(L-R) John Peacock, Grace Guvernator, Shane Appel, Joseph Moffitt, Rishi Goel, Joseph Ponce
(L-R) John Peacock, Grace Guvernator, Shane Appel, Joseph Moffitt, Rishi Goel, and Joseph Ponce

McGovern Medical School bested seven medical schools across Texas to place first in “Sim Wars,” an emergency medicine simulation competition.

“The Simulation Competition is important because it allows us to practice the skills needed to save lives without an actual patient’s life hanging in the balance,” said first-year McGovern Medical School student Joseph Ponce. “It fosters an ideal environment in which students can learn to effectively communicate, practice real-life procedures and interventions, and become familiar with emergency protocols like Advanced Cardiac Life Support (ACLS) algorithms, advanced airway management, and timely medical and surgical intervention.”

(L-R) Heather Guvernator performs a physical exam while Joseph Moffitt oversees airway management on the patient.
(L-R) Grace Guvernator performs a physical exam while Joseph Moffitt oversees airway management on the patient.

McGovern Medical School’s team included first-year students in the Emergency Medicine Interest Group:  Rishi Goel, Grace Guvernator, Joseph Moffitt, John Peacock, and Joseph Ponce and fourth-year student coaches Shane Appel and Alexander Smith.

“As a medical student entering into Emergency Medicine, it is important to engage in both active learning and leadership-building activities,” said McGovern Medical School fourth-year student and coach of the team Shane Appel, who matched into the Emergency Medicine Residency at Penn State, Hershey Medical Center. “There is no better way than simulation to focus on both of these. By engaging in simulation, our group has recognized the benefits of the simulation experience and plans to sustain a passion for it within the Emergency Medicine Interest Group at McGovern Medical School.”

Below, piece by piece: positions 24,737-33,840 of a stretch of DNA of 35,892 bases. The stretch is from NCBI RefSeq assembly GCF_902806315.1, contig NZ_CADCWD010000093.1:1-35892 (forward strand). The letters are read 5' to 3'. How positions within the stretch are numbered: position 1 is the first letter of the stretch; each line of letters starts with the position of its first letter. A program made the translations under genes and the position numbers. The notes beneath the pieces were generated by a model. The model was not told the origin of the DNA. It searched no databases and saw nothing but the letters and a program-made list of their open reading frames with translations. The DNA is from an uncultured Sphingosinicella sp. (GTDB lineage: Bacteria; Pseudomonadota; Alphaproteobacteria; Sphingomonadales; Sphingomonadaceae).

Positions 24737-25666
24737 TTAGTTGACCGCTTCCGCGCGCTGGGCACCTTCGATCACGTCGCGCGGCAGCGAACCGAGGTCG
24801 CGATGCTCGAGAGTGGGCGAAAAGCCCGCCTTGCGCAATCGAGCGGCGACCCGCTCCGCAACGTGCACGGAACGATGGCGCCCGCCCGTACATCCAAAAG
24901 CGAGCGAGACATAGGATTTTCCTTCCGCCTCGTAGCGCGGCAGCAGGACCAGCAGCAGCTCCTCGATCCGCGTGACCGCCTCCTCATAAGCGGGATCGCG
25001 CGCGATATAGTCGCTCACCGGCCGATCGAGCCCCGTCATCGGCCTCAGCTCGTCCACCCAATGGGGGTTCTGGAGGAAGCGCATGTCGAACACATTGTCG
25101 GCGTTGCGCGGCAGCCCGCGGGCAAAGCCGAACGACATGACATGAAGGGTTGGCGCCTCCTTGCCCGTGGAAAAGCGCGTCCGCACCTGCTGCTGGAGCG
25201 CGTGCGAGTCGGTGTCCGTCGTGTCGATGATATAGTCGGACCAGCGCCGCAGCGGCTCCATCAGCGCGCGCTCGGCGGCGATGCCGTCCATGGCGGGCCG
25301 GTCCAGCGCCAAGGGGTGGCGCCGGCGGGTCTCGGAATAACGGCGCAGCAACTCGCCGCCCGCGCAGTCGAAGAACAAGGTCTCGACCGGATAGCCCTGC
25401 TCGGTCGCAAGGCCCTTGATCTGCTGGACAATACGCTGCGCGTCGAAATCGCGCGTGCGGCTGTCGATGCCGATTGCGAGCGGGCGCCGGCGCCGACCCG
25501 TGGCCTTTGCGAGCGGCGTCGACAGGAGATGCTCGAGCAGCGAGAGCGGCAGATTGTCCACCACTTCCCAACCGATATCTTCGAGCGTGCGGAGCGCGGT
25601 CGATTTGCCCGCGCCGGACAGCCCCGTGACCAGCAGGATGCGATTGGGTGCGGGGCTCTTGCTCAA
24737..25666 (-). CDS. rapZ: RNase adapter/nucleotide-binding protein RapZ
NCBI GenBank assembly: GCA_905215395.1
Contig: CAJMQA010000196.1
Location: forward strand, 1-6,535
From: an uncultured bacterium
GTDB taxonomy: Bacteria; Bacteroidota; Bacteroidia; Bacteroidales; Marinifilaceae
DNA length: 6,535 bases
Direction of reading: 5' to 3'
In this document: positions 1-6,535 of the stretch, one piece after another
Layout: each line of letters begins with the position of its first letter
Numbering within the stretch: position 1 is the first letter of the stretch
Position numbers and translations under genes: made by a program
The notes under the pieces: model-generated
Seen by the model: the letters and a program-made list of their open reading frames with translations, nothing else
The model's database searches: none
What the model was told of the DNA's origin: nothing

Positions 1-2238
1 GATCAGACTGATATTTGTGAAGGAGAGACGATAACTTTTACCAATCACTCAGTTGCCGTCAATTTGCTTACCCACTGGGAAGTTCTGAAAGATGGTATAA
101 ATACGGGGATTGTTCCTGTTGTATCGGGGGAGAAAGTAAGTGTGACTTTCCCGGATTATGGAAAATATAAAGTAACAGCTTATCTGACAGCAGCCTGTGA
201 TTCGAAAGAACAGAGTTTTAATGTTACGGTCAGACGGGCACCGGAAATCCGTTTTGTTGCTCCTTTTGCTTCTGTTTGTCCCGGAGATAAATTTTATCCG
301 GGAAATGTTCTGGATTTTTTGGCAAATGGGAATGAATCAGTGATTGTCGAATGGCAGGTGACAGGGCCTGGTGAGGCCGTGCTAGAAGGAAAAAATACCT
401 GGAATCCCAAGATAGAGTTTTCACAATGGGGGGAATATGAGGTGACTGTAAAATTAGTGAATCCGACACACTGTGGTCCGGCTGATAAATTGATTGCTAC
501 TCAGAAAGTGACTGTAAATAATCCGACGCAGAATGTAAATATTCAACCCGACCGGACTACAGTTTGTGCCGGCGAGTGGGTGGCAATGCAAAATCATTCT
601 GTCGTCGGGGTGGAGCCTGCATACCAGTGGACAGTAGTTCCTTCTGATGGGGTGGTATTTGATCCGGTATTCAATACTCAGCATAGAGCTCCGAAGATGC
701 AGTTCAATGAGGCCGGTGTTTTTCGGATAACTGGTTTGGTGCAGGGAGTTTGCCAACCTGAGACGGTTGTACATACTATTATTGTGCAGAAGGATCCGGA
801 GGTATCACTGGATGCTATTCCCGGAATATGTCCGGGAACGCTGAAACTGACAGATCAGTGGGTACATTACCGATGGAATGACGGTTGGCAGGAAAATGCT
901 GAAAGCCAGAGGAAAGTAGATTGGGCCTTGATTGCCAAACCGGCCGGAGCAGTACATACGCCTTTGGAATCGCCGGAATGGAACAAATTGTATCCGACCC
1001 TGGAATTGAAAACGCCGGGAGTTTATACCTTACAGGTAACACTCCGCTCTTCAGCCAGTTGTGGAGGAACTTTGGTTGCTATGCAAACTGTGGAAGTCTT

John Peacock acts as the team lead, monitoring the vitals and coordinating the healthcare interventions of the medical team.
John Peacock (L) acts as the team lead, monitoring the vitals and coordinating the health care interventions of the medical team.

In the Sim Wars competition, a four to five-person team has 8 minutes to complete a medical scenario in a simulated clinical environment with mock ER bay, full vital monitoring, medical laboratory analysis, radiological imaging, and medical/procedural-based interventions. The team must use their skills and judgement to assess the situation, make a quick diagnosis, and provide appropriate care and treatment on a patient simulator that acts, sounds, and looks like a real human. A physician panel judges each team on their quality of medical treatment, teamwork, and communication skills to determine the winner.

(L-R) Joseph Moffitt performs role of airway management, Joseph Ponce as labs/imaging consultant, and Grace Guvernator's job is physical exam.
(L-R) Joseph Moffitt performs role of airway management, Joseph Ponce as labs and imaging consultant, and Grace Guvernator’s performs a physical exam.

Teams compete head-to-head, two teams at a time in an elimination-style competition, blind to each other’s performance, and judges score the teams on a variety of criteria. The winning teams from each round advance to the final and compete for the title.

Eight teams competed from medical schools across Texas in this year’s Emergency Room Simulation Competition “Sim Wars” at the annual Texas College of Emergency Physicians (TCEP) Connect 2017 Conference last Saturday, April 1 in Grapevine, Texas.

McGovern Medical School’s team faced strong competition and prevailed over Baylor College of Medicine, Texas A&M College of Medicine, Texas Tech University School of Medicine, University of North Texas School of Osteopathic Medicine, University of Texas School of Medicine at San Antonio, and University of Texas Medical Branch in Galveston, with a final score of 19.5 out of 20 total possible points due to perfect scores in communication, patient empathy, and physical examination.

Rishi Goel takes a focused medical history from the family member of the simulated patient as a panel of physician judges evaluates the medical team.
Rishi Goel (2nd from left) takes a focused medical history from a family member of the simulated patient as a panel of physician judges evaluates the medical team.

“After competing in SIM Wars, as well as listening to the presentation given at the TCEP conference, I feel that I have gained so much insight into the field of emergency medicine, and I know that this is a field in which I can see myself building a life and a career,” said first-year McGovern Medical School student Grace Guvernator.

“What I will remember most from this experience is the camaraderie between all of us and how we felt like ‘underdogs’ going into this competition. I really feel like that brought us together as a cohesive team.”